All the tips/hints/fixes/other information posted here are at your own risk. Some of the steps here could result in damage to your computer. For example, using a Windows registry editor like RegEdit could result in unintended serious changes that may be difficult or impossible to reverse. Backups are always encouraged.

12 October 2007

Working Around a Slow Laptop Hard Drive

As the owner of a Lenovo x41 tablet with a frustratingly slow 4200 rpm hard drive, the computing experience can be disappointing. Here are some tips, including maybe one or two that aren't obvious, to effectively workaround a slow laptop hard drive like mine. [Note: the links below are to how-to's for each step.]

  1. Max out your RAM-- this makes the biggest difference, and if you do so it is safer to...
  2. Disable the paging file-- this is a big disk operation that may not even be necessary for you
  3. Store frequently created files on a separate partition of your hard drive: Temp files [Control Panel-System-Advanced-Environment Variables], Mozilla Cache, Temporary Internet Files, Java Cache [Java Control Panel], Downloads folder, print spool folder-- this helps to keep your main partition defragmented, which is even better for...
  4. Smart Defragging by Layout.ini
  5. Remove software that does background I/O activity or monitoring (resident antivirus, antispyware, network scanning), if you can get away with it. (See this post for a security solution.)
  6. Disable the Indexing Service (this could probably go first!) [in services.msc]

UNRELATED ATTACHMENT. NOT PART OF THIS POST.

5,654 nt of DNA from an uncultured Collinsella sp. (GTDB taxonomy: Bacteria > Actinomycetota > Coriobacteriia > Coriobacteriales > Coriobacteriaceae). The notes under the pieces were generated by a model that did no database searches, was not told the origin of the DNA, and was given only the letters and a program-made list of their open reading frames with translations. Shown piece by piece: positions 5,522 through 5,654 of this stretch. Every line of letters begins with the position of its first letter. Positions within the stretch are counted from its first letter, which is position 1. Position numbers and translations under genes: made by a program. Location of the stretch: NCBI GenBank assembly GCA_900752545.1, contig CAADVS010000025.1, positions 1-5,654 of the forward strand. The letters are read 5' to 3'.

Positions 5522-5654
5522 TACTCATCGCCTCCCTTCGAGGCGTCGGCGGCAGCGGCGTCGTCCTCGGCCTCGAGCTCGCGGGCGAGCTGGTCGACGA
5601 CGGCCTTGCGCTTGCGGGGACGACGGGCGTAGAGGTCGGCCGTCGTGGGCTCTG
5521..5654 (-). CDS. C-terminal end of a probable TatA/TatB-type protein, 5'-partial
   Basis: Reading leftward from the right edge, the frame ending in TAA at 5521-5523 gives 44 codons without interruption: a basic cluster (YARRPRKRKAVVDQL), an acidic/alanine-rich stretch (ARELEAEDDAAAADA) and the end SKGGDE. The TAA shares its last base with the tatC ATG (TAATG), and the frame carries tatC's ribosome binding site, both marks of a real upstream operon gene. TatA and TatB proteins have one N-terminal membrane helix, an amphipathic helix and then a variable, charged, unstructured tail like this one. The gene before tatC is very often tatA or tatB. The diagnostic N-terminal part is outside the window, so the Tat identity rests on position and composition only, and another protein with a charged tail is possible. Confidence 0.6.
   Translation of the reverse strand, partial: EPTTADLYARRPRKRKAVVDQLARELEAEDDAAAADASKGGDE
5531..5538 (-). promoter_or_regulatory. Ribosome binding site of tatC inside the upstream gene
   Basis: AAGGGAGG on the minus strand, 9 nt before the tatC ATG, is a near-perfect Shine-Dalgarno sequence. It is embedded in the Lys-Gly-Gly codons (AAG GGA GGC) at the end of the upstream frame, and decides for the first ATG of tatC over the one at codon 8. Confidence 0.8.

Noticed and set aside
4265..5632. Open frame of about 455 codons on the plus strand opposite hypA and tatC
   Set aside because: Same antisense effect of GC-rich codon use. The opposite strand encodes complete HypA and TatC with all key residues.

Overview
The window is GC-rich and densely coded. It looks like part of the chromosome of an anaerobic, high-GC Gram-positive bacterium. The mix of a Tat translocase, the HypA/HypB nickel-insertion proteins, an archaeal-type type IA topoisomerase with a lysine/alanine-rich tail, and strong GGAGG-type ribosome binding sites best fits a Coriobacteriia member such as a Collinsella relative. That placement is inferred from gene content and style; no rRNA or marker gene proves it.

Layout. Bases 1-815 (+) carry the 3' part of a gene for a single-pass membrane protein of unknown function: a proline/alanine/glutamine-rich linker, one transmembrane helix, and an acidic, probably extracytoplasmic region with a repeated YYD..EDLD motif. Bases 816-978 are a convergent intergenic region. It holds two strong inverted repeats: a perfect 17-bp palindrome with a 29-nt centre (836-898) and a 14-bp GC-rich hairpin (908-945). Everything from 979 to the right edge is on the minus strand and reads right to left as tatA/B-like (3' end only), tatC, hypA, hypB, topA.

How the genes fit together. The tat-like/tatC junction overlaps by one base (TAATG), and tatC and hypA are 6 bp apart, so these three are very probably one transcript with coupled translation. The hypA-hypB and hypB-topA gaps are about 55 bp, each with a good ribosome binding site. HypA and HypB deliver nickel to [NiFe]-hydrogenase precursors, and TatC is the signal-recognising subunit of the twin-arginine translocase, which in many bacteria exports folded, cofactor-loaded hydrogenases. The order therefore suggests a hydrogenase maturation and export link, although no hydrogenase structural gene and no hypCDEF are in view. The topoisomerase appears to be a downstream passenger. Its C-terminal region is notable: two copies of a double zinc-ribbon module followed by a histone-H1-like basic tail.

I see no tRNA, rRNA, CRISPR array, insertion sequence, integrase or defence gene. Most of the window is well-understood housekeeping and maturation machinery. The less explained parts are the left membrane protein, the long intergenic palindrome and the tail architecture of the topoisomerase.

7. Disable Last Access timestamping of files
  8. Take advantage of your PC Card slot by getting the Delkin Cardbus UDMA CompactFlash adapter (Manufacturer Page / Amazon Product Page) and a UDMA CF card. My laptop's hard drive has a transfer rate of about 14 MB/sec, but a CF card in UDMA mode can sustain 40-45 MB/sec and far shorter access times.

More on using a UDMA CF card:

The 40 MB/sec transfer rate is impressive, but some aspects of the technology make it seem slow for frequent read/write operations. Storing a paging file or cache on it, for two examples, might not work very well. However, I have found the following do work well when put on a UDMA CF card:
  • Microsoft Outlook .OST file
  • Desktop Search Index (e.g. Copernic)
  • Firefox (not the profile(s), though)
  • Adobe Reader
    [You need a direct download so that you can specify the installation directory.]
  • Pidgin with GTK runtime (again, profile should probably be kept on your hard drive)
  • Other frequently used applications would probably also work well
This is just my casual observation, but indexes seem to perform well from a fast flash drive, but caches do not necessarily. Applications will start quickly from flash, since the reading is fast.


  1. Hi, I saw your post on this page:

    you obtained speeds of over 40MB/s using your Delkin adapter. I have had problems getting the same speeds with my SanDisk Extreme IV card and the Delkin 32-bit UDMA adapter. I was wondering was your CF card being detected as a SCSI drive or as an ATA drive? You can tell by finding the entry in Device Manager. My card is being recognised as SCSI and I think this might be my problem (ie no UDMA available)

  2. The "UDMA" never showed up in the Device Manager; it was also recognized at SCSI. The CF card had UDMA on the label and the transfer speed was as promised, but I didn't have an option to enable UDMA in Windows.